Texas offers advanced directives to its citizens. These allow people to officially communicate their health care decisions in the event that they cannot speak for themselves. There are three types of advanced directives in Texas. One is a Directive to Physicians and Family or Surrogates, which requires signing individuals to actually communicate what they want to happen in certain situations. A Medical Power of Attorney appoints a trusted person to make decisions for the individual if the individual becomes incapacitated. The third is an Out of Hospital Do Not Resuscitate Order.

Author Bio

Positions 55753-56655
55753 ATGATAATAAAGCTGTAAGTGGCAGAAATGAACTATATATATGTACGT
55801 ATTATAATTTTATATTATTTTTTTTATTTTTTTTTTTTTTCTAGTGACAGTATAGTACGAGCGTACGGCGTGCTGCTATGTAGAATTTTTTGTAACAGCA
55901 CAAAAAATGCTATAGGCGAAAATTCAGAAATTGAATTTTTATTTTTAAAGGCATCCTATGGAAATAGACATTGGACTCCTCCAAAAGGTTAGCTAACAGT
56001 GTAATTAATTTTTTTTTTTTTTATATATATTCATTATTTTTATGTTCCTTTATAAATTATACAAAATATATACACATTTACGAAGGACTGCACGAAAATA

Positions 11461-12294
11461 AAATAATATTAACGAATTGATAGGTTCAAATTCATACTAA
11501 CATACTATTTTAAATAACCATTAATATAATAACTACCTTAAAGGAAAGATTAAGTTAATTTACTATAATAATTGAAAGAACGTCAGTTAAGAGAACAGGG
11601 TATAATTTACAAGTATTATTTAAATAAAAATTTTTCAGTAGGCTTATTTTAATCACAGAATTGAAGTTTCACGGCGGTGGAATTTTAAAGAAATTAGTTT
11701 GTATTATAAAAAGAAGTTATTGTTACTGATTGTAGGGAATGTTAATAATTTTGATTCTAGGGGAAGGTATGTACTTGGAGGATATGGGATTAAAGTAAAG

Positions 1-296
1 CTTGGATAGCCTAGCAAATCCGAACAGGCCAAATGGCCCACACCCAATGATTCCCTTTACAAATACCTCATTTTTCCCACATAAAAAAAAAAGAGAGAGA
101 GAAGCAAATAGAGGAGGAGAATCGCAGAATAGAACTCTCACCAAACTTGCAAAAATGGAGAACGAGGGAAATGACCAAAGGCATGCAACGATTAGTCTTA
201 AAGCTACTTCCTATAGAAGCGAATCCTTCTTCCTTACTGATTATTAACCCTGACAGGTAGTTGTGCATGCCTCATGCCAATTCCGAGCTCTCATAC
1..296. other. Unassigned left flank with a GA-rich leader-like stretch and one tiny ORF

Kimberly Hegwood is the Managing Attorney of Your Legacy Legal Care, a Houston estate planning law firm. With more than 25 years of experience practicing law in Texas, she represents clients in a wide range of legal matters, including elder law, asset protection, estate planning, Medicaid crisis planning, probate, guardianship, and other estate planning practice areas.

Kimberly received her Juris Doctor from the South Texas College of Law and is a member of the State Bar of Texas.

LinkedIn | State Bar Association | Avvo | Google

Your Legacy Legal Care

Your Legacy Legal Care